Hi, I am only about half way through at the moment. Very brief comments are:
- the author does draw on his own military experience, esp. in determining the effects of the landscape, which is interesting, but he fails to contextualise this against military doctrine/practice of the time. - it is written as a 'popular' history book, and so is not reliable for specifically determining primary source evidence from secondary compilations if you intend on conducting any serious research.
It does remain a good introductory account to give an overall feel for the events of the time.
Cheers, useful info for me. I have a sprinkling of modern(ish) works that I'm looking at and lots of contemporary/near contemporary accounts and contemporary miltary theory/text that I've downloaded from archive.org. Got a lot of other projects on the go too at the moment so I'm very much dipping in to get the flavour, but this projct will be getting some serious attention in the near future.
Boy, it sure would be nice if we had some grenades, don't you think?
Have now finished the 'Give Them a Volley and Charge' to which my original opinion has not altered. It still remains a very good narative account, but the lack of specific reference to the main arguements put forward lack substance..
Since, have also completed 'Echelon.. The Light Brigade Action at Balaclava' by James W. Bancroft which in contrast is very well referenced and shows very detailed accounts from primary sources. Well worth a read..!!
Well since posting last have completed ‘The Guards Brigade in the Crimea’ by Michael Springman. Found this to be a good read and well worth the money to buy. His experience as an Army Officer shows from his visit to some of the battefield sites and he gives an interesting narrative of how the physical features of the landscape might have assisted/hindered the perspective of the eyewitness accounts on which he based his investigation. Such a feature of studying the actual terrain I have yet to encounter from an academic historian, as these usually focus only on the primary sources seperate to the physical context.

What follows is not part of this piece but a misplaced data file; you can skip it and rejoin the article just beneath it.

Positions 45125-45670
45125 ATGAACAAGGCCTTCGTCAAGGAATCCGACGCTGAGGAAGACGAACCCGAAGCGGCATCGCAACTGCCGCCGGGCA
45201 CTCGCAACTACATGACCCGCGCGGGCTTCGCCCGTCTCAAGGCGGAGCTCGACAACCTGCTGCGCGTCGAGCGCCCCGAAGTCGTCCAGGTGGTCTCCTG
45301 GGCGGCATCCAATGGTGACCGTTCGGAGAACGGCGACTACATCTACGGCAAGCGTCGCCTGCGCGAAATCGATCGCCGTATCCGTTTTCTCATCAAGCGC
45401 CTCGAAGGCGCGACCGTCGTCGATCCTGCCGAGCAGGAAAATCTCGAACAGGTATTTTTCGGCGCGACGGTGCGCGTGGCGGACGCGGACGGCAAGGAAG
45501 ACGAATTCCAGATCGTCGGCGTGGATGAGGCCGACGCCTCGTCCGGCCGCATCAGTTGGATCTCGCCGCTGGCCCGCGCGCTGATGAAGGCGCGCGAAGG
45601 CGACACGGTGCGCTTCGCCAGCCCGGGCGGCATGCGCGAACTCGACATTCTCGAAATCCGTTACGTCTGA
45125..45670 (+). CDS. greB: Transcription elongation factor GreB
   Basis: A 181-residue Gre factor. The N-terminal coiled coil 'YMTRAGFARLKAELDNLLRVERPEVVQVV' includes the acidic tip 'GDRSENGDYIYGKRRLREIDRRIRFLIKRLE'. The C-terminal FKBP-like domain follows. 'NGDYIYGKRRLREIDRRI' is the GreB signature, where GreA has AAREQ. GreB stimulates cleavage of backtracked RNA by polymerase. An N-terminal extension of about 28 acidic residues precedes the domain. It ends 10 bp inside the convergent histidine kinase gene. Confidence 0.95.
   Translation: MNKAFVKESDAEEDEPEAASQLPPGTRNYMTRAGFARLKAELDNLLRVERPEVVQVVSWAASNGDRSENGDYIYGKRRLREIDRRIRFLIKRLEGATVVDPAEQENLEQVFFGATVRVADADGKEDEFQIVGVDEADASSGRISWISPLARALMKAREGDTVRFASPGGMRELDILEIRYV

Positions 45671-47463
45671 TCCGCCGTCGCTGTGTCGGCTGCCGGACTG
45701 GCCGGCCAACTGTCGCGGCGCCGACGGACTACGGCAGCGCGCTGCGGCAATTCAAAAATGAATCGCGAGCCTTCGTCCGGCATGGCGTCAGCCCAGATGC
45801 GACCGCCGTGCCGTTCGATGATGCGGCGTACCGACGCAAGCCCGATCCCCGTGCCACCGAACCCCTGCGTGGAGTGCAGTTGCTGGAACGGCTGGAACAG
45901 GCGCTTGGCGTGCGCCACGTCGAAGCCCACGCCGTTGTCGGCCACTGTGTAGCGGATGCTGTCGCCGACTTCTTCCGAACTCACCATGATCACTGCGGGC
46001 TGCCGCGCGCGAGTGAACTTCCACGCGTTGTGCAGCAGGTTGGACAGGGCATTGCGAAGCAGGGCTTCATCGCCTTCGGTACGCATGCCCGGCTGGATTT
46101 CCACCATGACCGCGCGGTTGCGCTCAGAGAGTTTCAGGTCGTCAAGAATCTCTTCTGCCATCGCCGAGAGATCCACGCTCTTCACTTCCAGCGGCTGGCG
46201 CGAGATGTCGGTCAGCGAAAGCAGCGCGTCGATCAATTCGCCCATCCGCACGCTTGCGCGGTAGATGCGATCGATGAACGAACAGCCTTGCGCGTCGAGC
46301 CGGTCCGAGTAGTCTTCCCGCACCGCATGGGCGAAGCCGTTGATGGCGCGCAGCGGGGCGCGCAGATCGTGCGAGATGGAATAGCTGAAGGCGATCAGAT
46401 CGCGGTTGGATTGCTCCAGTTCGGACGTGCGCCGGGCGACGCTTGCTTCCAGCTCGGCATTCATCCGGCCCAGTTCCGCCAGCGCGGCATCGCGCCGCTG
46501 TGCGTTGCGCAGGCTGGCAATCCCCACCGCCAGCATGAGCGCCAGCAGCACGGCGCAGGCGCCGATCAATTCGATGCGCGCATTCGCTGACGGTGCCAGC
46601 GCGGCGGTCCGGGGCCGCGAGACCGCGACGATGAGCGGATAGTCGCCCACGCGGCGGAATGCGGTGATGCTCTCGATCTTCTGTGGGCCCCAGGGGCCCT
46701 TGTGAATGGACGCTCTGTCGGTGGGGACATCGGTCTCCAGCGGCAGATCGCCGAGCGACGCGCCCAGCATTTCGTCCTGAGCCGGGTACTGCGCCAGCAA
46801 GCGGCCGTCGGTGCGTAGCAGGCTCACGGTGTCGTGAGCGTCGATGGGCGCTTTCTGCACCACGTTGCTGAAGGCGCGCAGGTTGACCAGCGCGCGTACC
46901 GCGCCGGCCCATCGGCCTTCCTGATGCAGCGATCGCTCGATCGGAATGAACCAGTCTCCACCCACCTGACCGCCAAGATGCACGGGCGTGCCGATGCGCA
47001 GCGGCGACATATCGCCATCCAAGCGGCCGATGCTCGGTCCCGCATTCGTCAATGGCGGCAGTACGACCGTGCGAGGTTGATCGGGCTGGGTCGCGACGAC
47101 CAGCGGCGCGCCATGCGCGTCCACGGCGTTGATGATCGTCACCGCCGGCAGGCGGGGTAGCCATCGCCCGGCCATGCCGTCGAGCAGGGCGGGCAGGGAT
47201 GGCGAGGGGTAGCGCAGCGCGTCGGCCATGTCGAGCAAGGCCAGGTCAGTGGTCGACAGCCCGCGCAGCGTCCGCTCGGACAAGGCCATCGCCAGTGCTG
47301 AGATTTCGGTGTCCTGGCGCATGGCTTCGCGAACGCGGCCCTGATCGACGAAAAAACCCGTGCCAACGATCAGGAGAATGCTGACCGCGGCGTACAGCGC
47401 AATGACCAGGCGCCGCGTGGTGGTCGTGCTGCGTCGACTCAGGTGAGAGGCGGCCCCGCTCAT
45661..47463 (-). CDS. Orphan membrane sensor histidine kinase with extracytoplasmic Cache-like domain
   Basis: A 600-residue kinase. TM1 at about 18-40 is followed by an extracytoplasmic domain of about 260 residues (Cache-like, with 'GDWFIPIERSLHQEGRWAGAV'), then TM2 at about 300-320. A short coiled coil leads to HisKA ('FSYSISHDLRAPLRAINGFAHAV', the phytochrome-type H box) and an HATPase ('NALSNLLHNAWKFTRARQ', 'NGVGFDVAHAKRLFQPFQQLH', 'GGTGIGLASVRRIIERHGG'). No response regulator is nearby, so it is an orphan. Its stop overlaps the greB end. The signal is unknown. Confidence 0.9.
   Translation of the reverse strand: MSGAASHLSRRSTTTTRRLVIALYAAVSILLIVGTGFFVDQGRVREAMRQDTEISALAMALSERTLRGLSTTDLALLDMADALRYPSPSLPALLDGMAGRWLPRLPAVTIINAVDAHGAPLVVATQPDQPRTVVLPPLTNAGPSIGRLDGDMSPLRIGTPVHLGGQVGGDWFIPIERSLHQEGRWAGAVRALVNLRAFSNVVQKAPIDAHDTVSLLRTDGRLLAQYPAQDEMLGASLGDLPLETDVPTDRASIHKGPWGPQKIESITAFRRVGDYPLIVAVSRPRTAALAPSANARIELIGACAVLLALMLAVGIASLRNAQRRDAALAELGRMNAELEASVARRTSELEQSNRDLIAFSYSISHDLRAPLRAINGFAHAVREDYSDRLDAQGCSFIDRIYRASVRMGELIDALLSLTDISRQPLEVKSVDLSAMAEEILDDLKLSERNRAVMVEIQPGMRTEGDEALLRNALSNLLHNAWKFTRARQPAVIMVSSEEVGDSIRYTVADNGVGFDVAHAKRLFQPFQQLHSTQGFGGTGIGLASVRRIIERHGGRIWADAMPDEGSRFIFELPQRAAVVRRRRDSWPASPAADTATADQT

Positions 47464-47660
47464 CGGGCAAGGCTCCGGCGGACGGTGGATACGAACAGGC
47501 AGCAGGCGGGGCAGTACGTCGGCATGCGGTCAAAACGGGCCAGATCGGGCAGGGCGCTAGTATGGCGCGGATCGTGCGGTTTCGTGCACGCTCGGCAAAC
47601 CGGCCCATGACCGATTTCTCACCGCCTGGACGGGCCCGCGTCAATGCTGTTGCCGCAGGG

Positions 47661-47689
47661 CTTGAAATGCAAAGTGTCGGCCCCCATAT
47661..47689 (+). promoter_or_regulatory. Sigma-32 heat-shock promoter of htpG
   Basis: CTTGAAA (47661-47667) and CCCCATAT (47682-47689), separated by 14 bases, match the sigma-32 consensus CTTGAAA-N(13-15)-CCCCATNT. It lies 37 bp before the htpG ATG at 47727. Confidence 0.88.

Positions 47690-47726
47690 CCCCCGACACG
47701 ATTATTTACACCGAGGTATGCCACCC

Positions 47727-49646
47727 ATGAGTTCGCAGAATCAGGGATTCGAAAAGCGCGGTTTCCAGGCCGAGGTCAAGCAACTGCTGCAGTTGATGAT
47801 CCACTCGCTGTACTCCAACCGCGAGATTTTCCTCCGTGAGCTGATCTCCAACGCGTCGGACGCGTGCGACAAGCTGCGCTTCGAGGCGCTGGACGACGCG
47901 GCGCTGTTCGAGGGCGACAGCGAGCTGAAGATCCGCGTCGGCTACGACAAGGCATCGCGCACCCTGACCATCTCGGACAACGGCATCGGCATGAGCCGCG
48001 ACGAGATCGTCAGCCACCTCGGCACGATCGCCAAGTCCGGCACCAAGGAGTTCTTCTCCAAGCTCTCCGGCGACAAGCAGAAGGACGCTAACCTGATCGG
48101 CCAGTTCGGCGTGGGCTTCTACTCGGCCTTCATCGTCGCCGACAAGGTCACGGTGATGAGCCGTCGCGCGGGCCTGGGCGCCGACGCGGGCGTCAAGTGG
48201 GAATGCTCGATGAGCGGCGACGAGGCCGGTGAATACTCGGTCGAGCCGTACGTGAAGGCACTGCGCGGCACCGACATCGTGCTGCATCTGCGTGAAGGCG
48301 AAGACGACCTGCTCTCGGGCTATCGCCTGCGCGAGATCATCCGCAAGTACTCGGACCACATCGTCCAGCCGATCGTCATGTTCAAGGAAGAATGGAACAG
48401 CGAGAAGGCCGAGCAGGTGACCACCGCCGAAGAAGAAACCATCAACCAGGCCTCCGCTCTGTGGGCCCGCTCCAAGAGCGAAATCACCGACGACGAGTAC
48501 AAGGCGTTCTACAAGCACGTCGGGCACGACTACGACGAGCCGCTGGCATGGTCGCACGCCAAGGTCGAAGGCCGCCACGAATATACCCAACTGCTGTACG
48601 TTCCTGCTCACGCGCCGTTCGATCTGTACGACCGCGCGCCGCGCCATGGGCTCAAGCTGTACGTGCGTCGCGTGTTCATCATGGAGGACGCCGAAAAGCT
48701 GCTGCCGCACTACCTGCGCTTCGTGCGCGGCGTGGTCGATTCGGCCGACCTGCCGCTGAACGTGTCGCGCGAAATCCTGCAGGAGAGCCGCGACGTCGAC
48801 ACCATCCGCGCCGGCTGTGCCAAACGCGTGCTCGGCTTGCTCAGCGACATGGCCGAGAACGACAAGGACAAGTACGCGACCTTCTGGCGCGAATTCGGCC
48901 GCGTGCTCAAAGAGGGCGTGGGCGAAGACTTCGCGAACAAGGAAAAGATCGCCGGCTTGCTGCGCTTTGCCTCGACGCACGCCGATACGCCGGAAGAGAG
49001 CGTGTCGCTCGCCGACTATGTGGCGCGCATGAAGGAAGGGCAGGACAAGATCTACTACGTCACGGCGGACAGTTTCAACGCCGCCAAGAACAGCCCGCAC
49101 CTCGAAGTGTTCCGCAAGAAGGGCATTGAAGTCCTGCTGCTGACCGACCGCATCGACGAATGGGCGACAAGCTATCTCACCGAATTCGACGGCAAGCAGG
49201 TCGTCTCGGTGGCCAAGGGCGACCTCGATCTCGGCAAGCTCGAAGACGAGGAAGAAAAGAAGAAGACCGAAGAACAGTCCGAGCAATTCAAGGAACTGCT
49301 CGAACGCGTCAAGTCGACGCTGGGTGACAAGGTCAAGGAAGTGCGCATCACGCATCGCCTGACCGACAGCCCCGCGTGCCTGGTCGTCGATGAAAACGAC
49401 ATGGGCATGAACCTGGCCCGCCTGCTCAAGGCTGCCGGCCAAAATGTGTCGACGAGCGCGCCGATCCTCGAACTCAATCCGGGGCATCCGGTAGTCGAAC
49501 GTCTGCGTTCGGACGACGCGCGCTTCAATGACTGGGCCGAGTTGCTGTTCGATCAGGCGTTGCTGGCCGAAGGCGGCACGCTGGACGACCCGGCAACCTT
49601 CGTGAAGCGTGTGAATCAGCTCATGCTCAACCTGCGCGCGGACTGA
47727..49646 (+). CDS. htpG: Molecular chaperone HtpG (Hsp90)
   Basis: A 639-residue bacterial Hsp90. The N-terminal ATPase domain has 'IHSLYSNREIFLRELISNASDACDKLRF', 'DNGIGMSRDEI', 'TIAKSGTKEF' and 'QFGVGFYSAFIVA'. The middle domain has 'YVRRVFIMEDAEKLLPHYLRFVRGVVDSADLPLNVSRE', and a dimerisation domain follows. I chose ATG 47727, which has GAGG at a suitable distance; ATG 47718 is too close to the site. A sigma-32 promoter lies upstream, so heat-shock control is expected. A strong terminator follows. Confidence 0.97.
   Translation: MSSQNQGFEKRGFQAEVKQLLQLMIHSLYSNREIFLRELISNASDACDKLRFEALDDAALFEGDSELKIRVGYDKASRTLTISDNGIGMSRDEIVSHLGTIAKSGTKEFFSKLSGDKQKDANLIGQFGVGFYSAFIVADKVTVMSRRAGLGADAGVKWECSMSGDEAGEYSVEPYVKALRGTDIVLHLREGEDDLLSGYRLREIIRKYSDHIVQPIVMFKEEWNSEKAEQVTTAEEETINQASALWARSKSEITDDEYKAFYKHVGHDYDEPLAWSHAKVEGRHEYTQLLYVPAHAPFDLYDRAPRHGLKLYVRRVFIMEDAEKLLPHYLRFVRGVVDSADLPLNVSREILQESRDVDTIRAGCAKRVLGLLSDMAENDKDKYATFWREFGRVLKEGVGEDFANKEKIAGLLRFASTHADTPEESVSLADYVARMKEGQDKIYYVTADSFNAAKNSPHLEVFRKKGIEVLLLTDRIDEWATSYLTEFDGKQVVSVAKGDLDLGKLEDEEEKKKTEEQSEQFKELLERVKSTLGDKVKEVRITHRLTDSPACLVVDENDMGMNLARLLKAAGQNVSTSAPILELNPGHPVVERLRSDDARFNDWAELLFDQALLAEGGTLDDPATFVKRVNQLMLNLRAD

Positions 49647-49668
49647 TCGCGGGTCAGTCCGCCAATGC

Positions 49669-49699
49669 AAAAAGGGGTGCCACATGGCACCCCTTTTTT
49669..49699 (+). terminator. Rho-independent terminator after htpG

In addition, have also completed 'Hell Riders' by Terry Brighton. This I also found to be interesting, as it concentrated mainly on the charge of the Light Brigade and its context. Brighton offers assertive speculation as to the breakdown in command between Raglan, Lucan and Cardigan and combines this with contemporary opinion post their return home (except for Raglan, who died in the Crimea). For those who have a figure of 'Butcher Jack', Brighton also includes a section of Jack's own primary account post the event when interviewed after receiving his award. Brighton also examines the witness statements of Cptn Nolan's actions during the charge and offers an opinion based on the unwitting information which is absent from these statements. Aferall, most people have heard of the charge, but not many are aware that after the charge was completed, the survivors actually had to 're-run the same gauntlet' past most of the artillery on the flanks on the return journey..!! One aspect that is mentioned; after the charge, the survivors who were still fit and mounted were stood down, but to be ready if they were needed to charge again that afternoon.. talk about the Victorian 'stiff upper lip..' Overall Brighton provides a fresh and interesting dialogue of the event and its context.